Modern Day Slavery · Modern Disasters

In The News: Slavery

The Economist’s review of Edward Baptist’s book on slavery and capitalism sparks a firestorm – and a retraction

The Economist’s review of “The Half Has Never Been Told: Slavery and the Making of American Capitalism” by Edward Baptist, along with the magazine’s retraction:

http://www.economist.com/news/books/21615864-how-slaves-built-american-capitalism-blood-cotton

And some reaction:

http://nymag.com/daily/intelligencer/2014/09/economist-denounces-one-sided-slavery-account.html

And a review from the Los Angeles Times:

http://www.latimes.com/books/jacketcopy/la-ca-jc-edward-baptist-20140907-story.html

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Boston’s bright light: The African Meeting House

Trymaine Lee MSNBC September 5, 2014 (photo above)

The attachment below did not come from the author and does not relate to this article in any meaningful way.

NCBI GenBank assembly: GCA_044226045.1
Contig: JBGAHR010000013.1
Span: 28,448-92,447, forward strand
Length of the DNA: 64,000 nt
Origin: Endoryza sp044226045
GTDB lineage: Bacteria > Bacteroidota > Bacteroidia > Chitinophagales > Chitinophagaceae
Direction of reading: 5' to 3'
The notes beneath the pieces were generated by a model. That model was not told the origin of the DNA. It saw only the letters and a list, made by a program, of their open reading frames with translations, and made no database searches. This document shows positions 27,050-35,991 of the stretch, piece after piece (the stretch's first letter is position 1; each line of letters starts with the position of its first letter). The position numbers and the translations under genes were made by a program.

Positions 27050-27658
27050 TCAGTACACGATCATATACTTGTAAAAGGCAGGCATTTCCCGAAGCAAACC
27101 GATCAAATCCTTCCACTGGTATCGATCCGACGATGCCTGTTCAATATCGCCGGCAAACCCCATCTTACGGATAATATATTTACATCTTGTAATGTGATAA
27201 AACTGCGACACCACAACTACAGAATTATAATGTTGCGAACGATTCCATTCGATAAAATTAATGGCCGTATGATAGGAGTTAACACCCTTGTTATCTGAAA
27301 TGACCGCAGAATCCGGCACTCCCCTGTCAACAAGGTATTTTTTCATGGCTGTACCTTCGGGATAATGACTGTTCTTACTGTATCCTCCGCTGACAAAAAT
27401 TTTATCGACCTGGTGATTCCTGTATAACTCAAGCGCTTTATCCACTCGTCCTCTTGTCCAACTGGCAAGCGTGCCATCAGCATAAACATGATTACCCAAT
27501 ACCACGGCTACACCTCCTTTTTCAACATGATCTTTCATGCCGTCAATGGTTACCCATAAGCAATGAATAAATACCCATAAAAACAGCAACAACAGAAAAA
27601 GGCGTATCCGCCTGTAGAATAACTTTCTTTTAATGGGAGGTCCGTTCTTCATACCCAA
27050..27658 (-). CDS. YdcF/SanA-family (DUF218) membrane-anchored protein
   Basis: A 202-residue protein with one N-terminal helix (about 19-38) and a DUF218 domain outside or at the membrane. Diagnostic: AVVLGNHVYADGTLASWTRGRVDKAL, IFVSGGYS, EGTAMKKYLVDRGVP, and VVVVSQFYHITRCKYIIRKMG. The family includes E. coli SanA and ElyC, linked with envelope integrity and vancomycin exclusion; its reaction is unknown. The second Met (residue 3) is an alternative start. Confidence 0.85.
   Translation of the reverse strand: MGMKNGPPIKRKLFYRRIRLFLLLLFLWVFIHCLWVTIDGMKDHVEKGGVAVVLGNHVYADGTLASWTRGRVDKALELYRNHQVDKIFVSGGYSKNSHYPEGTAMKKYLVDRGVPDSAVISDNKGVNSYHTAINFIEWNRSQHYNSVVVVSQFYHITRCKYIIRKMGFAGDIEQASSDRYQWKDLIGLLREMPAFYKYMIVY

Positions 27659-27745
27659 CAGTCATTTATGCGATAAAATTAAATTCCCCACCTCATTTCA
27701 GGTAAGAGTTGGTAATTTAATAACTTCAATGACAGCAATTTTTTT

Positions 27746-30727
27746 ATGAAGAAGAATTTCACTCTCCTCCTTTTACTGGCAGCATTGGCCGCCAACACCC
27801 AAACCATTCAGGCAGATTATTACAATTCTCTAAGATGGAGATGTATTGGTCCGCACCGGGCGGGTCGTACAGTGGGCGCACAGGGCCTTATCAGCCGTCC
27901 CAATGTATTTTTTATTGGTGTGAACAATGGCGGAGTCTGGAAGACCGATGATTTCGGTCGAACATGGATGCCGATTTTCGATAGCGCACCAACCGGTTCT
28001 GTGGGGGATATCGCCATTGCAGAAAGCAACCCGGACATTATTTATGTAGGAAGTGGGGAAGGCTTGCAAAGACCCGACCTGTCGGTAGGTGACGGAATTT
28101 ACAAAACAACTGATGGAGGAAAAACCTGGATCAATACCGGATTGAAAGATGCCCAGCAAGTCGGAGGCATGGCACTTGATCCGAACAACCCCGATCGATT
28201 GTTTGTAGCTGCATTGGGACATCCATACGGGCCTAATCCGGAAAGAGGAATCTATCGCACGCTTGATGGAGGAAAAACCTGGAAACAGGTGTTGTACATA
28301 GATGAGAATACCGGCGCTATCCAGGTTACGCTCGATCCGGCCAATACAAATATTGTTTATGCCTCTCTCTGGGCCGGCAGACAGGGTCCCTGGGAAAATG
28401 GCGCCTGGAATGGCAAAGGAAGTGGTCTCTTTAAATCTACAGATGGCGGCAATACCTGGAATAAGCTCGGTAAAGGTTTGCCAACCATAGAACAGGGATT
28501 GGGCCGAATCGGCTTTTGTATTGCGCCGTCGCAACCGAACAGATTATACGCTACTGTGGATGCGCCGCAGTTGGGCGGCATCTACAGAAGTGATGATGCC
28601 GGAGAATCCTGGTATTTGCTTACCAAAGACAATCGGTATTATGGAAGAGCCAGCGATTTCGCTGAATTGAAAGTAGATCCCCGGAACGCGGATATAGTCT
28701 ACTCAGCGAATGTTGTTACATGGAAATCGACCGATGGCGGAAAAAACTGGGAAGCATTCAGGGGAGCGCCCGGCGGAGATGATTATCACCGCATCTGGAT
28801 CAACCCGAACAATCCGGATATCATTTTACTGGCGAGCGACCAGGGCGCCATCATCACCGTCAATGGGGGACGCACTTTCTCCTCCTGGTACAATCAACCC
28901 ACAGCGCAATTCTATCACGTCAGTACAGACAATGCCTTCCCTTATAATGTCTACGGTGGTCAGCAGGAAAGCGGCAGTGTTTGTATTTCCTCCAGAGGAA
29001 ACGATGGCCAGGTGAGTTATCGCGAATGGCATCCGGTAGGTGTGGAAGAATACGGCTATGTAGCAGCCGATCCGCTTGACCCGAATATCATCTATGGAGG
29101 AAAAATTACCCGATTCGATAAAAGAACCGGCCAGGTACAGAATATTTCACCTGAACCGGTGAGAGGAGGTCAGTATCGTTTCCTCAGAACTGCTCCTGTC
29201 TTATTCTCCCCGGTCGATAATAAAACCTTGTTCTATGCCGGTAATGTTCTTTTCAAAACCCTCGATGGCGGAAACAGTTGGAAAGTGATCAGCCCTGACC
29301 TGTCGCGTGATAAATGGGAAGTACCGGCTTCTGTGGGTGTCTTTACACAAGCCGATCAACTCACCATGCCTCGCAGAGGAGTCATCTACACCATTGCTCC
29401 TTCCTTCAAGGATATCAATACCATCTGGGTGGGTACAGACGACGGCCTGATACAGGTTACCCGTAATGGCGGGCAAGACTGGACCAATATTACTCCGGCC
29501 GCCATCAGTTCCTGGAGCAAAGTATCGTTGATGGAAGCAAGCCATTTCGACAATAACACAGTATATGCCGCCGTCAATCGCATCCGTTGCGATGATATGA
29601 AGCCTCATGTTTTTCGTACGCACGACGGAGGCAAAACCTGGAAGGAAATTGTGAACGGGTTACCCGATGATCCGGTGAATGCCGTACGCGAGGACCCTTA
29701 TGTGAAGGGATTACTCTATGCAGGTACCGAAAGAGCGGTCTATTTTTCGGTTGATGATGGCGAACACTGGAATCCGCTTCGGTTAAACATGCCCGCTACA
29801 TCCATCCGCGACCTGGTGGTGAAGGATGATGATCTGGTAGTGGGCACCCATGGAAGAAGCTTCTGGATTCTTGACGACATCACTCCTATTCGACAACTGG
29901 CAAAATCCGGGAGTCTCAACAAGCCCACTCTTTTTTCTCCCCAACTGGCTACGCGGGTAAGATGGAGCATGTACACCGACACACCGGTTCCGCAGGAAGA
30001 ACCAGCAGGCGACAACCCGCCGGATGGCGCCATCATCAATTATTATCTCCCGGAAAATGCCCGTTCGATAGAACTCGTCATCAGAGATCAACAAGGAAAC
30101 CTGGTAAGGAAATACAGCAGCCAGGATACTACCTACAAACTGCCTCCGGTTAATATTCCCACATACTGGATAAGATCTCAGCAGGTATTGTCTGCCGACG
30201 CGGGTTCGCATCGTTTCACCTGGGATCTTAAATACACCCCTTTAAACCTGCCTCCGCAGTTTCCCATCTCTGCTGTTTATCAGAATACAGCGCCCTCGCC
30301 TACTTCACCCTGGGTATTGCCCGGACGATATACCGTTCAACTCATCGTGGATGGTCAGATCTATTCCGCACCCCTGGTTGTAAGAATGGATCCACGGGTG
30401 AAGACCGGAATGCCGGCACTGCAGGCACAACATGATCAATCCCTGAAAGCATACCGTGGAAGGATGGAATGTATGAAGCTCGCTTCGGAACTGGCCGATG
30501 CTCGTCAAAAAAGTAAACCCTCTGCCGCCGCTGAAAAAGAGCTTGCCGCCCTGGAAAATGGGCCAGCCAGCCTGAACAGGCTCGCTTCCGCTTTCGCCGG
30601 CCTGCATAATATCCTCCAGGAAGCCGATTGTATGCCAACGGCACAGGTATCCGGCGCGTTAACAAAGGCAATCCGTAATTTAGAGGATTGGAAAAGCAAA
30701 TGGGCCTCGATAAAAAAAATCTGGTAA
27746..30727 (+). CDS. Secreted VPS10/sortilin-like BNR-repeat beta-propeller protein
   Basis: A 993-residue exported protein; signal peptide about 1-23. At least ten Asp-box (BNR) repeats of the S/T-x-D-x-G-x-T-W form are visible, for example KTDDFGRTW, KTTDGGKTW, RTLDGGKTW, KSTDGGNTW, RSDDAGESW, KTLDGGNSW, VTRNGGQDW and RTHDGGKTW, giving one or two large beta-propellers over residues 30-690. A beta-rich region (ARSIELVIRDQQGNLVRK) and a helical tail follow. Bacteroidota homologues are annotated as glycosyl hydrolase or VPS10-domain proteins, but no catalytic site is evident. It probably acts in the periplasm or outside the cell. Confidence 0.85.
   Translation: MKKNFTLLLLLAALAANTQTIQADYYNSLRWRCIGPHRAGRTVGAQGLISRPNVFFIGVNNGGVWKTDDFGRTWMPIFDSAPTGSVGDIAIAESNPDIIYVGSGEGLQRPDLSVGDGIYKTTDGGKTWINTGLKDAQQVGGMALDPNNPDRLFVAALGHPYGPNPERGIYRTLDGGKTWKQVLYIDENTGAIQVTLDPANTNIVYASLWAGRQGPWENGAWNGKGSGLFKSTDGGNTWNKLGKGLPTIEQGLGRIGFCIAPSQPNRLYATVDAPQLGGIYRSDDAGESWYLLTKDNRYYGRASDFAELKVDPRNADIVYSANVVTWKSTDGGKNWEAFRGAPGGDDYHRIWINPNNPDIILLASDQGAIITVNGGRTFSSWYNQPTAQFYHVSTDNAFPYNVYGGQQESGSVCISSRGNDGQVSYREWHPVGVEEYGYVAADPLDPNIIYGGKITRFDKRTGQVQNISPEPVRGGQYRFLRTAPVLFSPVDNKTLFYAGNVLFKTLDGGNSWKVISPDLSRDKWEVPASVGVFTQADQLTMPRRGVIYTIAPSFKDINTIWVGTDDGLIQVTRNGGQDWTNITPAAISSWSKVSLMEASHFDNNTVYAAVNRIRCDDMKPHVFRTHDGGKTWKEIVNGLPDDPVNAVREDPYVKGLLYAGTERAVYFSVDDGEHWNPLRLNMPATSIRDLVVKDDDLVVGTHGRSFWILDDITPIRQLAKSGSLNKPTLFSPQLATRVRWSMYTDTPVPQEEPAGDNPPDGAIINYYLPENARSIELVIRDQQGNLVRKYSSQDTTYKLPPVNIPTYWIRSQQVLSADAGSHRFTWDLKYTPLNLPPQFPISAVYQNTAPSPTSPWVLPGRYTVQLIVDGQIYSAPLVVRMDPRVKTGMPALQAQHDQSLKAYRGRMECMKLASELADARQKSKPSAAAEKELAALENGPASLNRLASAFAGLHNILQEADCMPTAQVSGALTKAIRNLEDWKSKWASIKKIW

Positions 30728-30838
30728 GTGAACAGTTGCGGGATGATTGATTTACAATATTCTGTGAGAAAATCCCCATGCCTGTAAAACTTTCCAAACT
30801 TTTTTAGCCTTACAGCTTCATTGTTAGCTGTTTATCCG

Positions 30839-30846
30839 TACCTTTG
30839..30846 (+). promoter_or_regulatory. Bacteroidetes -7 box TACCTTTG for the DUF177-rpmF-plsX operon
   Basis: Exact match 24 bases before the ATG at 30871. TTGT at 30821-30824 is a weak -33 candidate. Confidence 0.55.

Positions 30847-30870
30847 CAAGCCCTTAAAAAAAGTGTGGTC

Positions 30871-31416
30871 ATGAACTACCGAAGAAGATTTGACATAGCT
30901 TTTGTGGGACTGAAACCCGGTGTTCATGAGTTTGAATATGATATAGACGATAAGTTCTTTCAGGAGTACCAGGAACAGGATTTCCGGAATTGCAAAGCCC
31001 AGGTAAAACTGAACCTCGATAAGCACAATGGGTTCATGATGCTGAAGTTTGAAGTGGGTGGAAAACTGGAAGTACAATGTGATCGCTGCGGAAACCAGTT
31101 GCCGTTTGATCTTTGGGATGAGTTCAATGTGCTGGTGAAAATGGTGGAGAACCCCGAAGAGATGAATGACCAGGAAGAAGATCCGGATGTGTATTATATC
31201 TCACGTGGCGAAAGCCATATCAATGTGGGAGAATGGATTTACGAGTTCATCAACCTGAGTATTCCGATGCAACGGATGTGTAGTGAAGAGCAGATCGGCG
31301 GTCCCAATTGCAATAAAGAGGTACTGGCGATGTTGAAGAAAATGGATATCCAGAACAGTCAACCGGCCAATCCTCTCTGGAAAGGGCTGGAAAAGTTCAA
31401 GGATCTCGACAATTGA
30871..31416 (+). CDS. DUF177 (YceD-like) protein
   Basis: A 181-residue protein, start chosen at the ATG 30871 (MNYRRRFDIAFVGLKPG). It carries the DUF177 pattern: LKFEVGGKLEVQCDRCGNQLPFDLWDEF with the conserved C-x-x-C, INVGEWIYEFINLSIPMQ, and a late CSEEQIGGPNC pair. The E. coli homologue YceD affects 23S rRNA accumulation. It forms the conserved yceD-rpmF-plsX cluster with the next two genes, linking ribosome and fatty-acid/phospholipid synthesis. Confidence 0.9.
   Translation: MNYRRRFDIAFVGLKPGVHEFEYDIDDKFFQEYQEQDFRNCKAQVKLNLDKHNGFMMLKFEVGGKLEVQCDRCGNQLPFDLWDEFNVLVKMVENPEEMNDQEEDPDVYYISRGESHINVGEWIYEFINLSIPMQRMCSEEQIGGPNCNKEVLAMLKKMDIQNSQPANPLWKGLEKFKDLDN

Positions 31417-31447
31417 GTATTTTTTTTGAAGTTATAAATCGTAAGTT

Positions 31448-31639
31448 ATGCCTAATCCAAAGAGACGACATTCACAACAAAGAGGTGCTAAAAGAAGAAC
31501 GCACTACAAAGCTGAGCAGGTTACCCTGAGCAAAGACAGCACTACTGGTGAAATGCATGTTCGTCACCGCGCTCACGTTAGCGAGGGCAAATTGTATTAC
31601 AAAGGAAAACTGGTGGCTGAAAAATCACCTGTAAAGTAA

BOSTON — The city’s bad reputation for race relations has been well-earned. In the mid-1970s, when Massachusetts moved to desegregate its public schools through a busing program, white Bostonians erupted in violent protests and riots. The Boston Red Sox were the last major league baseball team to integrate. And Massachusetts was the first slave-holding colony in New England and played a central role in America’s early slave trade.

But there’s another side to the racial history of this much-maligned city. It played a historic role in the abolition of slavery and helped shape the lives of many of the important historical figures of the time.

Abolitionist William Lloyd Garrison founded his Liberator Newspaper in Boston which called for “the immediate and complete emancipation” of all slaves in the United States. Prince Hall, a black abolitionist, stalwart defender of equality and the father of black Freemasonry, was a pillar of Boston’s black community and used the city as a launching pad to feed the national abolitionist movement.

Read more: http://www.msnbc.com/msnbc/bostons-bright-light-the-african-meeting-house

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Note: I’ll be back posting next week… birthday break…Lara

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